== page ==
Two people in Placer County have tested positive for the West Nile virus (WNV) marking the first reported human cases in the county in 2008. The county residents are from Loomis and Roseville. Both had West Nile fever and are recovering well.
In 2008, WNV was first detected in Placer County in mid-July when dead birds tested positive for the virus. Detection of WNV in mosquitoes, which transmit the virus, occurred shortly thereafter. Statewide, 39 of 58 counties have detected the presence of WNV this year. WNV arrived in the United States in 1999 on the East Coast and then spread west, arriving in Northern California in 2004.
“In Placer County, we typically see the first human West Nile case in late summer,” said Dr. Mark Starr, Placer County Director of Community Health and Clinics. “Because West Nile infections are preventable, we strongly urge residents and visitors alike to take some simple precautions to avoid mosquito bites that can transmit the disease. Most people who are infected with West Nile virus will not become ill. However, for certain populations, the disease can cause serious illness and death.”
About 20 percent of those infected with WNV may experience mild to moderate flu-like symptoms, called West Nile fever, which may be prolonged. About one in 150 people will become very ill. People over 50 and people with suppressed or compromised immune systems are more likely to become seriously ill. West Nile virus is rare, but people with symptoms, including high fever, severe headache and stiff neck, should contact their health care provider immediately. In Placer County in 2007, there were four human cases of the virus; there were eight human cases in 2006.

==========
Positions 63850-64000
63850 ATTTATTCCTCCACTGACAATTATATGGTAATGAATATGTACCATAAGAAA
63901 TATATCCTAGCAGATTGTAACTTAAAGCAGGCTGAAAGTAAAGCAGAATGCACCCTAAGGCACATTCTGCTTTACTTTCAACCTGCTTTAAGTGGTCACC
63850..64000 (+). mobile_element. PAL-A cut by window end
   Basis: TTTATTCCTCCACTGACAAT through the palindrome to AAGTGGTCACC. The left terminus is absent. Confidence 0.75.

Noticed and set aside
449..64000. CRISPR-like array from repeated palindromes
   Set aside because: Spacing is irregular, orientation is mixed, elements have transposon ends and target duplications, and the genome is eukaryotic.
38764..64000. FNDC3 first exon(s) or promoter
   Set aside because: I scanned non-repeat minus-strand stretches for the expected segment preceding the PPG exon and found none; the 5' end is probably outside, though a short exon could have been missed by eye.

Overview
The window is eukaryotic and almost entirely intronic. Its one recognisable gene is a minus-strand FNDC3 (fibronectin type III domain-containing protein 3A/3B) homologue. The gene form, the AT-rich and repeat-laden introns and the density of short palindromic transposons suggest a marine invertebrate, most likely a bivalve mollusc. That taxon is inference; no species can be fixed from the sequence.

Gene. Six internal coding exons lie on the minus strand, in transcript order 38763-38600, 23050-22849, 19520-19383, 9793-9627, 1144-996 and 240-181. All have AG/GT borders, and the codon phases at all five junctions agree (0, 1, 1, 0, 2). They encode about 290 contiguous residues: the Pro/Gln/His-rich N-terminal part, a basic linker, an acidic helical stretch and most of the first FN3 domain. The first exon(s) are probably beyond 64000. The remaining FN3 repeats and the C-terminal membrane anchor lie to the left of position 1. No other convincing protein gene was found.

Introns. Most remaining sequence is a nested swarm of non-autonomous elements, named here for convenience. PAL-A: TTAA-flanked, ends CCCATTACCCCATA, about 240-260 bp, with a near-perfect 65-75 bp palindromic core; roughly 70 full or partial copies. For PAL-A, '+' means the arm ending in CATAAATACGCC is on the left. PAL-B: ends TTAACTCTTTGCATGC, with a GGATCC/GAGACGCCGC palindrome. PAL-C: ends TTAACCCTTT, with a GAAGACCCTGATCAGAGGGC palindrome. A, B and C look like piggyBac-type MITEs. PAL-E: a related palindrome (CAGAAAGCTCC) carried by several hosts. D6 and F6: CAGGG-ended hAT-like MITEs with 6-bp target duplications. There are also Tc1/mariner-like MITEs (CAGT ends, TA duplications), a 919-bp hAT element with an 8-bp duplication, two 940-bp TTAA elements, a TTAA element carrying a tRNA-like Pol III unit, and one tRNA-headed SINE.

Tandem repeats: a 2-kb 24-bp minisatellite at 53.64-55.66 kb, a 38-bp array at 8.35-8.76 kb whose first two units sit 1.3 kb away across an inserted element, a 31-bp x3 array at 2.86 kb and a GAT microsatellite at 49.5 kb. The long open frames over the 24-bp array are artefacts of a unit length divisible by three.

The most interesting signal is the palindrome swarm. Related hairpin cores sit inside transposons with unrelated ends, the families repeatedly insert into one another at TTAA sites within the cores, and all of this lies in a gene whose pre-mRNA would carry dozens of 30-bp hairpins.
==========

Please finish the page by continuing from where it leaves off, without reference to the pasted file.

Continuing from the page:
The Placer Mosquito and Vector Control District and Placer County Health and Human Services offer the following reminders and information about preventing the spread of West Nile virus:
- Drain standing water weekly, since that's where mosquitoes lay eggs. Check your yard for water in old tires, flowerpots and bird baths.
- Avoid mosquito bites by staying indoors at dusk and dawn when mosquitoes are most active, wearing long sleeves and long pants, and using an insect repellant that contains DEET, picaridin or oil of lemon eucalyptus.
- If you know of swimming pools that are not maintained and become “neglected” report them to the District at (916) 435-2140. These pools are ideal breeding grounds for mosquitoes.
- Concerned residents may also request an inspection of a property or report a dead bird online through the District’s website: http://www.placermosquito.org or by calling the District at (916) 435-2140.
- As dead birds are a surveillance tool to help track West Nile virus, you are encouraged to report them by calling the California WNV hotline at 1-877-WNV-BIRD (1-877-968-2473), or online at www.westnile.ca.gov.
- Horses are vulnerable to West Nile virus, and the mortality rate for unvaccinated horses is very high. Contact your veterinarian about protective immunizations. West Nile does not spread between humans and horses.
If residents of Placer County have questions about West Nile virus or mosquitoes, are having mosquito problems, or need mosquito fish, they should call the Placer Mosquito and Vector Control District at 916-435-2140 or visit the District’s website at www.placermosquito.org .